Opus Composition Schemes - Britten Sinfonia - Creative Learning


After 6 successful years of developing new compositional voices in our OPUS composition competitions, exciting changes are happening in 2021 – we’re moving from a single annual competition to a broader offering of two tiered programmes which will run throughout the year.

Our two new Opus schemes, Opus 1 and Magnum Opus, are development opportunities to help UK-based composers take the next step on their composing journey. The selected composers for both schemes will work closely with programme directors Joe Cutler and Dobrinka Tabakova, Britten Sinfonia musicians, and the wider Britten Sinfonia team to create new works for chamber ensemble for recording and performance, and develop their skills as composers and creatives in a holistic way.

You’ll find more information below about the schemes. We will accept one application per composer (for either Opus 1 or Magnum Opus), so you should consider which scheme will suit your current stage of compositional development and check that you are eligible in the ‘How to get involved’ section. Registration is for both schemes – you will be able to be specific in your application form.

Find out about Opus 1 here and find out about Magnum Opus here.

Opus Timeline

19 April – Registration deadline
26 April – Application deadline
May/June – Magnum Opus interviews (via Zoom)
7 June – Opus 1 selection announcement
10 or 11 July – Opus 1 first workshop
7 August – Opus 1 second workshop
18 September – Opus 1 recording day and Magnum Opus initial meeting
January 2022 – Magnum Opus first workshop
March 2022 – Magnum Opus second workshop
June/July 2022 – Magnum Opus third workshop and performance

How to get involved

The registration and application windows for Opus 1 and Magnum Opus have now closed.



We reviewed how our old model was working and thought we might be able to offer opportunities that are better suited to the needs of individual composers, and we hope that the composers whom we reach will recognise that, along with lots of other organisations, we’re trying to develop better and fairer systems. We might not get it absolutely right at first, but we’re committed to continuing our development and to making more steps in the right direction.

OPUS: a brief history

Britten Sinfonia has a history of innovation and excellence. Renowned for adventurous programming and a dynamic approach to performing, over our history we have aimed to expand the horizons of what an orchestra ‘could’ or ‘should’ be and of how people engage with us and our music-making. Britten Sinfonia is a major supporter of new composition and has commissioned over 200 pieces of new music. In 2013, we launched OPUS to further this vision with the goal of discovering an exciting new compositional voice. Throughout the competition’s history, we have sought applications from any unpublished composer, regardless of their age, experience or level of study.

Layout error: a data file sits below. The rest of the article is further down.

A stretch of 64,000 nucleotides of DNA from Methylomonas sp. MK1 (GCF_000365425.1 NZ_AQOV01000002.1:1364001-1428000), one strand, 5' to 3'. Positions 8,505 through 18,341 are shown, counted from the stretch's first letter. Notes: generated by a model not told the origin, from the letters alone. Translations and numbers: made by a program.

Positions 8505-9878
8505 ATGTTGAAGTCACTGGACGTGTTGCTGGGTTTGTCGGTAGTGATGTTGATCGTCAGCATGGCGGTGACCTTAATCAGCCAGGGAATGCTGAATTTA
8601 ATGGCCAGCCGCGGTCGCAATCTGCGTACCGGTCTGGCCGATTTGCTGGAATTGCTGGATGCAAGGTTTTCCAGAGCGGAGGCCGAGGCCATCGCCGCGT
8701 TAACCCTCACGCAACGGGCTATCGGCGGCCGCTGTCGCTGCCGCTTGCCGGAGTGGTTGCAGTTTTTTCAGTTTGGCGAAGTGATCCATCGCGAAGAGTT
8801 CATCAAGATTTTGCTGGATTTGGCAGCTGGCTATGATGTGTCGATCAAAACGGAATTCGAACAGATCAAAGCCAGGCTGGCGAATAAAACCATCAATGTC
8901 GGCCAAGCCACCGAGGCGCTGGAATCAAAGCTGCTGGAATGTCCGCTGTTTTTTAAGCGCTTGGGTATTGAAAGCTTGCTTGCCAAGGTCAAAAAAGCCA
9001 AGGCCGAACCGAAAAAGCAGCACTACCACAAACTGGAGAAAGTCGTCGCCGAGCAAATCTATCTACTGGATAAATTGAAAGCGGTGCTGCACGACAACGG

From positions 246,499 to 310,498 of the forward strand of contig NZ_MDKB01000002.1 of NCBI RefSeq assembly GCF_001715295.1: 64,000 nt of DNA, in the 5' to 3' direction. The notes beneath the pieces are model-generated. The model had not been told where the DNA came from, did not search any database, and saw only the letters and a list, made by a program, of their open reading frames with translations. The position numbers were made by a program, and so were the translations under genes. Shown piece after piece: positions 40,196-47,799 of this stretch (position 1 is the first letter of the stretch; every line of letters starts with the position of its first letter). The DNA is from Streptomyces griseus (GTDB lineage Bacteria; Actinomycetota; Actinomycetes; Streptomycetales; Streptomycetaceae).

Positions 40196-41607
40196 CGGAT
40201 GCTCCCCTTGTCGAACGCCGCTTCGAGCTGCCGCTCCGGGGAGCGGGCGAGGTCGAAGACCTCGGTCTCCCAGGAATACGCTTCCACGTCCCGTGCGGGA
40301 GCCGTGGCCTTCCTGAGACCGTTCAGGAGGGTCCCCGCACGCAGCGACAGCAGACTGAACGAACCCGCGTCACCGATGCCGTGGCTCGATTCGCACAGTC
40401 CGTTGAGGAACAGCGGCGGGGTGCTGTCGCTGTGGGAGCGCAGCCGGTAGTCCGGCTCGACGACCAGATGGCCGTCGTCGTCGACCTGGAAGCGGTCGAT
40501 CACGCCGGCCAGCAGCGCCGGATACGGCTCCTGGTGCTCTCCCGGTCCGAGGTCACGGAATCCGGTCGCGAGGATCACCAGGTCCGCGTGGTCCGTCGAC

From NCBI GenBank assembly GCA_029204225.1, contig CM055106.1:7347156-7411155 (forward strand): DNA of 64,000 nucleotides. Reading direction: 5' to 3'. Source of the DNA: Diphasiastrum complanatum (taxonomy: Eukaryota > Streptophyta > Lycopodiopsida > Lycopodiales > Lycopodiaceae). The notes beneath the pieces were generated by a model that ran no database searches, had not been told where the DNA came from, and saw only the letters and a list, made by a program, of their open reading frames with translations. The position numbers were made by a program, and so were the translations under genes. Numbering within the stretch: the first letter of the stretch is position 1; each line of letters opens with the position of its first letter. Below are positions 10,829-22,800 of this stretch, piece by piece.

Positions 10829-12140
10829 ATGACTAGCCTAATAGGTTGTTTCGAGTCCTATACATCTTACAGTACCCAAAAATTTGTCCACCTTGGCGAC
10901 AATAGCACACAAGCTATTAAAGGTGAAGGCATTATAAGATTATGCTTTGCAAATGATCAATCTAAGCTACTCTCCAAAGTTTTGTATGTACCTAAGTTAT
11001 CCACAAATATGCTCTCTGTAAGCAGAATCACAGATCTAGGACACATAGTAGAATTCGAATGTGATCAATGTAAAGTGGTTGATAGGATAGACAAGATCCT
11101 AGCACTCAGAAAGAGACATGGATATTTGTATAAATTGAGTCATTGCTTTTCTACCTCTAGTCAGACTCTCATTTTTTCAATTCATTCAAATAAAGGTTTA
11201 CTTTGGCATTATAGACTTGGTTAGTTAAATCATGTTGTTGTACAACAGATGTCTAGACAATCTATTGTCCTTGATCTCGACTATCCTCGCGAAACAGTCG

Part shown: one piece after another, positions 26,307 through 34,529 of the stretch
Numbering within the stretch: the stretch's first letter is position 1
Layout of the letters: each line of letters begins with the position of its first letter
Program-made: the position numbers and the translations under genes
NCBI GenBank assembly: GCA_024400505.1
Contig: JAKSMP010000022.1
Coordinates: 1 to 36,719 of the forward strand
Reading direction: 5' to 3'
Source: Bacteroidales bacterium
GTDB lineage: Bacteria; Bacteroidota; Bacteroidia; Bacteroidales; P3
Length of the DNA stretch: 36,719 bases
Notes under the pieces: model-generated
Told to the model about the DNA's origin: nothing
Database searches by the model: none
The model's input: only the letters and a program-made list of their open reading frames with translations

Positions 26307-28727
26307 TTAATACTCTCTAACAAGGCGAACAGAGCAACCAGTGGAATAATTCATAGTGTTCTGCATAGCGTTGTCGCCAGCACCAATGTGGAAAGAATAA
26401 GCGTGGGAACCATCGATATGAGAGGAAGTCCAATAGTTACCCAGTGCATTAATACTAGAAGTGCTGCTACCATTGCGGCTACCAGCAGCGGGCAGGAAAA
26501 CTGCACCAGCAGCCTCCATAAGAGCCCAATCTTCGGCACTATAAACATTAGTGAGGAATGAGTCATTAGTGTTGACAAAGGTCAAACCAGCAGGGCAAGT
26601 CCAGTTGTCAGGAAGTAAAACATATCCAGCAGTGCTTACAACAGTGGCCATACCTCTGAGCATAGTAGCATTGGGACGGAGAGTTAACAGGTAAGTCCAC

Winners of the OPUS competition have been among the best up-and-coming compositional talents in the UK. The competition has always tried to widen the parameters, and we’ve challenged ourselves and our audience to discover new musical terrain and all the creative potential therein.

Those shortlisted have had the opportunity to write for a small ensemble of Britten Sinfonia players and receive guidance on their work from a guest composer; in 2018, we were delighted to be joined by Sir James MacMillan, who selected the chosen composers and mentored them through the OPUS process. This included a day of workshops with our players – an opportunity to hear their music live, perhaps for the first time – and, for the winner of the competition, a commission to be premiered in Britten Sinfonia’s award-winning At Lunch series in London and performed across the East of England.

In later competitions, the workshop day has also been open to the public: an opportunity to observe rehearsals and workshops, and follow online scores during the day. This allowed us to introduce an Audience Prize, voted for at the end of the workshops, which awarded an additional prize to the audience’s favourite piece, alongside the competition’s main reward.

We developed our Young OPUS event, offering secondary school pupils the opportunity to write a folk-inspired string quartet and receive a day of mentoring from Sir James MacMillan.

From the archive